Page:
Turkish Prime Minister Recep Tayyip Erdogan on Friday promised closer cooperation with EU neighbor Greece to fight illegal immigration into Europe in exchange for Greek assistance to help relax visa rules for Turks.
Erdogan is visiting Greece for the second time in five months, as the two countries seek to boost trade and sideline their traditional rivalry.
"On (immigration) we will start cooperation so that we can deal with this problem ... it is a common problem," Erdogan said after a two-hour meeting with Greek Prime Minister George Papandreou on the fringes of a Mediterranean climate change conference near Athens.
Greece is the European Union's busiest transit point for illegal immigration and has faced a spike in recent months in clandestine traffic across its 200-kilometer (125-mile) land border with Turkey.
Greek officials have long accused authorities in Turkey of failing to make a determined effort to stop immigrants sneaking into Greece and of ignoring an agreement to accept the return of detained migrants.
Papandreou said Greece and Turkey had agreed to "reactivate" that agreement.
"We decided on a common initiative toward the EU ... to make our cooperation more systematic and much more effective in dealing with this problem," he said.
"At the same time, we discussed the very important issue of liberalizing the visa process for Turkish citizens entering the European Union."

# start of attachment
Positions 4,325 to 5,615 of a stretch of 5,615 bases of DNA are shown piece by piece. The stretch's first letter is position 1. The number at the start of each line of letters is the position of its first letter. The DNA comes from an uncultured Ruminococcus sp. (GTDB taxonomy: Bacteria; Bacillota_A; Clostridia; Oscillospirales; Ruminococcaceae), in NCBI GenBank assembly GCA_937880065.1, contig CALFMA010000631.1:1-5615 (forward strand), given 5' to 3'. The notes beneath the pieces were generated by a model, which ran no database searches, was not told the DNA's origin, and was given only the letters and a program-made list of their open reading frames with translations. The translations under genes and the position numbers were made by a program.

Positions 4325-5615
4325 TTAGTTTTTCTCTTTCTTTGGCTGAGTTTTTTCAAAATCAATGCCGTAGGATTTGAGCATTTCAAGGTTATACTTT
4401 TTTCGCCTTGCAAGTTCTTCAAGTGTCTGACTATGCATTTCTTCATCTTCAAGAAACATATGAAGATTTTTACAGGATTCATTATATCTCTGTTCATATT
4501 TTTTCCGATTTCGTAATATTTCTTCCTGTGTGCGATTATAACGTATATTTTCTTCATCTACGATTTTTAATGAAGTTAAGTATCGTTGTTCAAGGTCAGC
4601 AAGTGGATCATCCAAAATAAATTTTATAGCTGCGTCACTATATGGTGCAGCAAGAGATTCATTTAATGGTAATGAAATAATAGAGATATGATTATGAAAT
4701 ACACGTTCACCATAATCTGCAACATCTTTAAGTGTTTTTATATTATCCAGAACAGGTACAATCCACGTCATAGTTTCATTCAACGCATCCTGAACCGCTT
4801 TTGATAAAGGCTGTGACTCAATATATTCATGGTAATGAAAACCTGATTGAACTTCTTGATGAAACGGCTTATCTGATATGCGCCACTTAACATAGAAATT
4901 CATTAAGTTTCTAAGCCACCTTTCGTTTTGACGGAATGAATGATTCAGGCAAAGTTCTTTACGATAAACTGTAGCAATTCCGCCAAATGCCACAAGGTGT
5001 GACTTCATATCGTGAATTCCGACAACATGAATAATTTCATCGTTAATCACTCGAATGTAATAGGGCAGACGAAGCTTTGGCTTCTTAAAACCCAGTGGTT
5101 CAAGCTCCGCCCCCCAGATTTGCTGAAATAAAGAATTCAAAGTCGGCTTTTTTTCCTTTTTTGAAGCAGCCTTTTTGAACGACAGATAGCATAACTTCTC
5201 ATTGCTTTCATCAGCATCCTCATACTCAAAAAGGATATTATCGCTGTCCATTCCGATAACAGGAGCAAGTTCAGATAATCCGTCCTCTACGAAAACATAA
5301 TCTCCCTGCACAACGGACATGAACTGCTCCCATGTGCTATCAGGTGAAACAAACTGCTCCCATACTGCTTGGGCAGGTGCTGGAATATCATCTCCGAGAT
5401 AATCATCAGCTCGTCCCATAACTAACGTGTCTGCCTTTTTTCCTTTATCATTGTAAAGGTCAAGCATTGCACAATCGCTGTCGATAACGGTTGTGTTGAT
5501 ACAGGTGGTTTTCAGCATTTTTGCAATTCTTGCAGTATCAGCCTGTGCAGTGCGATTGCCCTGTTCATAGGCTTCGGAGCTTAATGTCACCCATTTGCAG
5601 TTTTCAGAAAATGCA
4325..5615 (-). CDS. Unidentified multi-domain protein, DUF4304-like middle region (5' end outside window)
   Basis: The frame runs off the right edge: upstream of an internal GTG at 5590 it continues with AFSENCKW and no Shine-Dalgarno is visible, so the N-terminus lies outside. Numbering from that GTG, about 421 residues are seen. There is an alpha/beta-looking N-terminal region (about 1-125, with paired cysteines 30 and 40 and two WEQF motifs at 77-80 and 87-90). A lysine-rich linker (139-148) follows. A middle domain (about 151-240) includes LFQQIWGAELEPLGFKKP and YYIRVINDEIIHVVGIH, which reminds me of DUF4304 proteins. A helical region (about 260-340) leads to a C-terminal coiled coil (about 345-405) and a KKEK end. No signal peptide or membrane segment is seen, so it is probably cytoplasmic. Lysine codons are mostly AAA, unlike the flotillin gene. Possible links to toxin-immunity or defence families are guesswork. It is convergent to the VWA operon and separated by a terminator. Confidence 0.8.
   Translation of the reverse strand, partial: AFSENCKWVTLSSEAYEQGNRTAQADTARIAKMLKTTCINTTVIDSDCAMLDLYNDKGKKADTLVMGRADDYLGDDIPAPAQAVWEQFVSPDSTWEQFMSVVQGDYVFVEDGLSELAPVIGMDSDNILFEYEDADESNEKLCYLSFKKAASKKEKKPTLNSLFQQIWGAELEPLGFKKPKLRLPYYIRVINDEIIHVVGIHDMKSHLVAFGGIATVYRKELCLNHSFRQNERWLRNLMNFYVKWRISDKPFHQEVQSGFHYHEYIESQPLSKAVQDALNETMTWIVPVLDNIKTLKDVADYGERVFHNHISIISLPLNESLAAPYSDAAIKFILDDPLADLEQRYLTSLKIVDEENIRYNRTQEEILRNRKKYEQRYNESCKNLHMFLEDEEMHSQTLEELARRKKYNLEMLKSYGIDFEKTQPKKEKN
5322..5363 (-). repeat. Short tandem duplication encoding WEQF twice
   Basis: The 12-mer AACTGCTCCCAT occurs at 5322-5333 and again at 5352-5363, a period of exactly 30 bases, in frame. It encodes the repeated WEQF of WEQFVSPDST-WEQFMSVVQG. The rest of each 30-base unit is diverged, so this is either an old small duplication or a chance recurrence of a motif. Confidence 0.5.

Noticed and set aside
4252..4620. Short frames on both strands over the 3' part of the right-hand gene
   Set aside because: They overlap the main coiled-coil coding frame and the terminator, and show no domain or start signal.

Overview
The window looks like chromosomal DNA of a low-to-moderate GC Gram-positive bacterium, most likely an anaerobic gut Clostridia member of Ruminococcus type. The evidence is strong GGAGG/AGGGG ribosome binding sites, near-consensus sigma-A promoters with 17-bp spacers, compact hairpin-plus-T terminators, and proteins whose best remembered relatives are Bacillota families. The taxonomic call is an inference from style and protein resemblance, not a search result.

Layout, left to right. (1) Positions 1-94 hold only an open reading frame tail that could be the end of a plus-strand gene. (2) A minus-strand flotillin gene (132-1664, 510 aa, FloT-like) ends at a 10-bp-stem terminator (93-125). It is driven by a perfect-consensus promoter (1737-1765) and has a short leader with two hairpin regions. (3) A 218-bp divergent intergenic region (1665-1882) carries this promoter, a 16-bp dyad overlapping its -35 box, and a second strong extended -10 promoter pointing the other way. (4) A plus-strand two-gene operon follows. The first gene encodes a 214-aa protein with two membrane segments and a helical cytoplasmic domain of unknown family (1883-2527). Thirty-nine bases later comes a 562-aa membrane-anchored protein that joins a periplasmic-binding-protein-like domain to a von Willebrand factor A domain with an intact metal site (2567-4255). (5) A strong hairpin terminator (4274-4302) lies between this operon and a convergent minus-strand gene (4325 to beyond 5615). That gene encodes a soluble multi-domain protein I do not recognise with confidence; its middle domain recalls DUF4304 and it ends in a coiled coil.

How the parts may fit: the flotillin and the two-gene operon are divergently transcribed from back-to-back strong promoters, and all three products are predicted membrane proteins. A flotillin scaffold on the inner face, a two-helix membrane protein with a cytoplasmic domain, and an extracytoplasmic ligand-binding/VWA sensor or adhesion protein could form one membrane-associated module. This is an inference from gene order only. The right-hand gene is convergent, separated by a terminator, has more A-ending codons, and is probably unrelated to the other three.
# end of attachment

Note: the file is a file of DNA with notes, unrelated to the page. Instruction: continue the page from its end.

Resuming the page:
NATO allies Greece and Turkey have improved ties over the past decade but remain at odds over war-divided Cyprus and boundaries in the Aegean Sea. The disputes have hindered Turkey's bid to join the European Union.
Papandreou said the two leaders had discussed the course of efforts to resolve those disputes "in a very positive atmosphere."
And Erdogan described as "very significant" a recent decision by his government to grant Turkish citizenship to 12 senior clerics at the Ecumenical Patriarchate in Istanbul, the center of Orthodox Christianity around the world.
Clerics must have Turkish citizenship to be able to succeed the current Ecumenical Patriarch, 70-year-old Bartholomew I.
On Thursday, NATO's secretary general Anders Fogh Rasmussen said on a visit to Athens that Greece and Turkey were showing a greater willingness to cooperate.
"I appreciate very much the close contact, as I see it, that we are now witnessing between Ankara and Athens," the NATO chief said.
"I think Prime Minister Erdogan's visit to Athens ... is yet another testament to the improvement of relations, and we appreciate that very much."
Leaders and representatives from 16 Mediterranean countries are attending the meeting at the seaside resort of Vouliagmeni, south of Athens, also joined by environmental campaigners and representatives of the World Bank and European Investment.
Papandreou said Mediterranean countries were "particularly vulnerable" to global warming - facing more frequent droughts, heatwaves and forest fires - and said he was encouraged by Erdogan's presence at the conference.
"This is proof that two neighbors can place their differences to one side to face common threats," he said, in his opening remarks earlier Friday.
The conference ends Saturday.